Eva Clarke’s story is, as she explained, ‘a family’s story’, which begins before she was born in the late 1930s when her parents, aunt, uncle and cousin, packed up their homes in Germany, and fled to Australia, England and Czechoslovakia, to what they hoped was safety.

In May 1940, in Nazi-occupied Czechoslovakia, Eva’s German-Jewish father, Bernd, married her mother, Czech-Jew Anka, and they started their married life dealing with the daily drudgery of the wartime rules for the Jews (such as the curfew, the prohibition from attending the cinema or travelling inside trams, and, of course, the compulsory wearing of the infamous yellow star) that little by little took away their rights. But at each turn, the Jewish response – as Eva Clarke related in her talk on her family’s Holocaust experiences – was, ‘Well, we can cope with this’.

Then, in 1941, the cards arrived in the post with details to report to a warehouse, near the railway station in Prague. First Bernd was summoned, and a few days later Anka was sent for too. And so began their transportation and imprisonment in Theresienstadt concentration camp for the next three years.

These were three years of starvation (and the relentless daily struggle to find enough food just to survive), separation (men and women were largely isolated, families were split up), oppression and fear – and also, seemingly strangely, hope. With hindsight, we wonder how it was that no-one knew what would happen next. But the horrors of mass executions and gas chambers, a history with which we are so familiar today (though nevertheless appalled by) was simply, literally, unimaginable to our ancestors just a generation or so back.

And so it was, in September 1944, when Bernd was summoned to move camps to Auschwitz, that Anka volunteered to follow him – she’d already suffered three years of imprisonment (‘Why and how could it get any worse?’ Eva recalls her mother explaining her optimistic decision to go with him), and of course Anka would prefer to be with her husband.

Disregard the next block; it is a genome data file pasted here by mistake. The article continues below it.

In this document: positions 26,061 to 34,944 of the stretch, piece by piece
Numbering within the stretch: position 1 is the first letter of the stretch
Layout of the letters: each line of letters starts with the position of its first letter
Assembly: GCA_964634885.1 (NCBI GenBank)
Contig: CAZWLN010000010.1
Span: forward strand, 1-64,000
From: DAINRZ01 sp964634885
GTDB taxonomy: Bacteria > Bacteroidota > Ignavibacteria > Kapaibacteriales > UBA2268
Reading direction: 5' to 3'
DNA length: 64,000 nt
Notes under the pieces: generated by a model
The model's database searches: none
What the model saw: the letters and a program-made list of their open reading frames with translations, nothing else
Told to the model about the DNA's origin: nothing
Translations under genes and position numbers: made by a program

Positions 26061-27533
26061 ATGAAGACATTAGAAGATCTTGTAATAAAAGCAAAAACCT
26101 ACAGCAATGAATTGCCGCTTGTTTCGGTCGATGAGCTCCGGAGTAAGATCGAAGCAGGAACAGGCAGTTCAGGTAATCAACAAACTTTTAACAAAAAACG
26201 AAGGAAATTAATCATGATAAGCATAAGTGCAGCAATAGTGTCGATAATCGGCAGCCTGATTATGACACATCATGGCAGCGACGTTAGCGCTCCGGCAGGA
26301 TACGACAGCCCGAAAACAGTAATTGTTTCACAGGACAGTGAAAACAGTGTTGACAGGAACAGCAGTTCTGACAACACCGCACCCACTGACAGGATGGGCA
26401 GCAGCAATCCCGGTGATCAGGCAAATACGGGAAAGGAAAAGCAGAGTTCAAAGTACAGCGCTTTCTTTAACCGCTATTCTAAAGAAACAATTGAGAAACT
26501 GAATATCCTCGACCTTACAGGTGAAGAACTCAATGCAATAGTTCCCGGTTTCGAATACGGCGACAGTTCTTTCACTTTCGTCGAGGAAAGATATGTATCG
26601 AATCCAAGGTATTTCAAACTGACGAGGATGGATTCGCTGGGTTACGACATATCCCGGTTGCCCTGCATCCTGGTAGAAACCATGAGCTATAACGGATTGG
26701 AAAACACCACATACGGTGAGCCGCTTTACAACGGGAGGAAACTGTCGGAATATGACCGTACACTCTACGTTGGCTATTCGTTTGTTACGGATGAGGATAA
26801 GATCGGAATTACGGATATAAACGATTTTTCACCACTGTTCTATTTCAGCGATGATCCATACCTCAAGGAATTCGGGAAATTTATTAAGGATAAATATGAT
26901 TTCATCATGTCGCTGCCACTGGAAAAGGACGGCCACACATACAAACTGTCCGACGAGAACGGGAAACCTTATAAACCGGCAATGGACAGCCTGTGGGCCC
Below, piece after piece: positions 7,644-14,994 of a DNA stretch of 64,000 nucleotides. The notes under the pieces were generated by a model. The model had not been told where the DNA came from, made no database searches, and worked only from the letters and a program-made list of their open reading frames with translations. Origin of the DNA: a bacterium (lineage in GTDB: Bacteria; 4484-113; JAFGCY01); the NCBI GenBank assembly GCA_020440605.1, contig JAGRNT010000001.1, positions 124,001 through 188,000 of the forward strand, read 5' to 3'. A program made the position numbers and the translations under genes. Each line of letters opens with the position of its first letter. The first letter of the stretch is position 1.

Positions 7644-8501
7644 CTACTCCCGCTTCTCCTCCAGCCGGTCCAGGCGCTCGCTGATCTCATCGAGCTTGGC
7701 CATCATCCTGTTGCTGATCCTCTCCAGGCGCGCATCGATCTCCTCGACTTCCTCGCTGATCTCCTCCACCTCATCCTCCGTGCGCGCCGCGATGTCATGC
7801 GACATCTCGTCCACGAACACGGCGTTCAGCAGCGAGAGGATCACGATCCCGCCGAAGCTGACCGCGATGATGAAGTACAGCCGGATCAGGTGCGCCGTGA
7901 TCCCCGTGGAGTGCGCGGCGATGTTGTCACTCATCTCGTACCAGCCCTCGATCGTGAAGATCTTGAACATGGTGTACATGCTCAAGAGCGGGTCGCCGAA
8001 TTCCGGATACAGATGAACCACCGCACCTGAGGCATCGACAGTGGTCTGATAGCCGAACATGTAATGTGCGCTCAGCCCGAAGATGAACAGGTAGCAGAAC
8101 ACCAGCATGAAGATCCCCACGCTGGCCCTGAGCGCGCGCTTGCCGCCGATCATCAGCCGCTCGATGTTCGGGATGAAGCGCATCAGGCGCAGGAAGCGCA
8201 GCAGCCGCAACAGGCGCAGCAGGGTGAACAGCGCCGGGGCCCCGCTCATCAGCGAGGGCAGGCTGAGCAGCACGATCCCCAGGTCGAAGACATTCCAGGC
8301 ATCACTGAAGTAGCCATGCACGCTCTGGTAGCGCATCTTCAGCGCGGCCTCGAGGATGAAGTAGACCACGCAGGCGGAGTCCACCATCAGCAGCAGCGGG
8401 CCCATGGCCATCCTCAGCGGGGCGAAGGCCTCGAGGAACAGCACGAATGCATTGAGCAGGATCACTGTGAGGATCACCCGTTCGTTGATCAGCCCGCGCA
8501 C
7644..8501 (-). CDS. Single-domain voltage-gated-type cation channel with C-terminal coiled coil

When Anka arrived at Auschwitz she was already pregnant. This was a perilous position as only those prisoners fit for work were allowed to live, but over the coming months her baggy prison clothes disguised her condition, and in October 1944, Anka was sent to work in a bomb factory. Then in the spring of 1945, with the Allies advancing, the Germans began emptying some of the camps and for three weeks Anka, by now heavily pregnant, was forced to travel on an open coal truck. As the train neared Mauthausen camp, Anka went into labour.

Weighing 3lbs, Eva was born on 29 April to her emaciated 5 stone mother. The gas chamber at Mauthausen had been blown up the day before, so mother and baby lived to survive the war.

After he had left Theresienstadt in September 1944, Anka never saw her husband again, and later she discovered that he had been shot dead on 18 January 1945 in Auschwitz. Auschwitz was liberated by the Russians nine days later.

Eva told her story, to a hall full of students at Huntingdon Regional College, as part of an educational program by the History and English Department to help teach the lessons we can all learn from the Holocaust, about prejudice, ourselves and our values. But in addition to telling one family’s story, Eva says she tells her story to preserve the memory of those that perished but who have no one left to honour their lives. ‘We only live on by being remembered by other people,’ Eva explained, encouraging the students: ‘Go home and talk to your families – every family has a story to tell.’

Eva Clarke’s mother, Anka, is alive today, and you can see an interview with her on YouTube – search on ‘The baby born in a concentration camp’.

At Huntingdon Regional College, Eva Clarke’s Holocaust testimony was preceded by a workshop with Mary Mihovilovic on the Holocaust and issues of prejudice. To find further details of other talks run by the Holocaust Educational Trust visit www.het.org.uk.

For more information about Holocaust Memorial Day and other organisations who work with Holocaust and genocide survivors, or focus on remembrance and education, visit www.hmd.org.uk and also click on its ‘Links’ page.